The scrapes and bruises have different feelings of pain, but none of them is quite like the Ménière’s. The scrapes are most superficial and least constitutive of a sense-perceptual world for me. They are found in a location on the surface of my body, and in that way, phenomenologically, are objective, corporal appearances. The bruises, especially the deep one in my shoulder, appear ambiguously. I can objectify them as such, feel them, delectate in the pain that is “in” “my” shoulder as I might enjoy the sensuous delights of a glass of good whisky. On the other hand, the shoulder moves differently and my motions are changed, not through an objective or mechanical error, but as motions-I-can-make. My range of motility, of intention to move, is limited, and in this way the shoulder bruise appears constitutive of a world for movement, hence subjective.

The Ménière’s symptoms are entirely different. What is objectified as Ménière’s syndrome is a loss or distortion of hearing, loss of balance, vertigo, and feeling of pressure around the ear. From a third-person perspective, that’s somewhat accurate as an account of the symptoms. Subjectively, what’s happening is existentially significant. I realized I was an aurally-oriented more than a visually-oriented person, compared to many people, but that’s not even half of it. I haven’t “lost hearing” or “lost balance.” I have lost a great deal of my sense of spatiality. My orientation to spatiality is not just a matter of (visual) appearance of things having normal up-down fixity (of being “true” or “plumb”). The “pressure in my head” is a loss of my sensitivity to waves of air of all kinds. I have lost the buoyancy of my orientated place in the world. Instead of bouncing along on waves of sound, I’m sunk like a rock under them.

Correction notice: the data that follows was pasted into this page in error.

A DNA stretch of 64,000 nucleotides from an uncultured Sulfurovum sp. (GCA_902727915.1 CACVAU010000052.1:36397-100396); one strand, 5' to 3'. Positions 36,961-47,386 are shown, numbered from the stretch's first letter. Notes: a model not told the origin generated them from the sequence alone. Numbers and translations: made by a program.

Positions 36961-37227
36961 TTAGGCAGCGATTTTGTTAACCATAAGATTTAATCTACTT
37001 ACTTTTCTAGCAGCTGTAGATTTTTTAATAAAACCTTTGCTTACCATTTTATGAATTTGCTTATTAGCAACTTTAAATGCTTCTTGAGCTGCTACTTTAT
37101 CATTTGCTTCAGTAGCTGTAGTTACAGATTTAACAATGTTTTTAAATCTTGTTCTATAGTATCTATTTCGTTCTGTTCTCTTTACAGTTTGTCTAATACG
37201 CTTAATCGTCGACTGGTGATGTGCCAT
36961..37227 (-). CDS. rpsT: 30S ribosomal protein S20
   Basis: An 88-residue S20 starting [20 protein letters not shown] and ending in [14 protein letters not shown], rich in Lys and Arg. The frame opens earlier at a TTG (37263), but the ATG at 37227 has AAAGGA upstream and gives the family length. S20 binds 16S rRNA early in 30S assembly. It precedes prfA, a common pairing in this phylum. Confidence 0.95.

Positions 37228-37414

Not enough is said in phenomenological circles about buoyancy as a dimension of flesh and orientation in our perceptual projection into the world. In fact, I don’t recall ever reading about it or hearing anyone talk about it, and I don’t think I would have realized how important buoyancy is to my orientation if it weren’t for Ménière’s.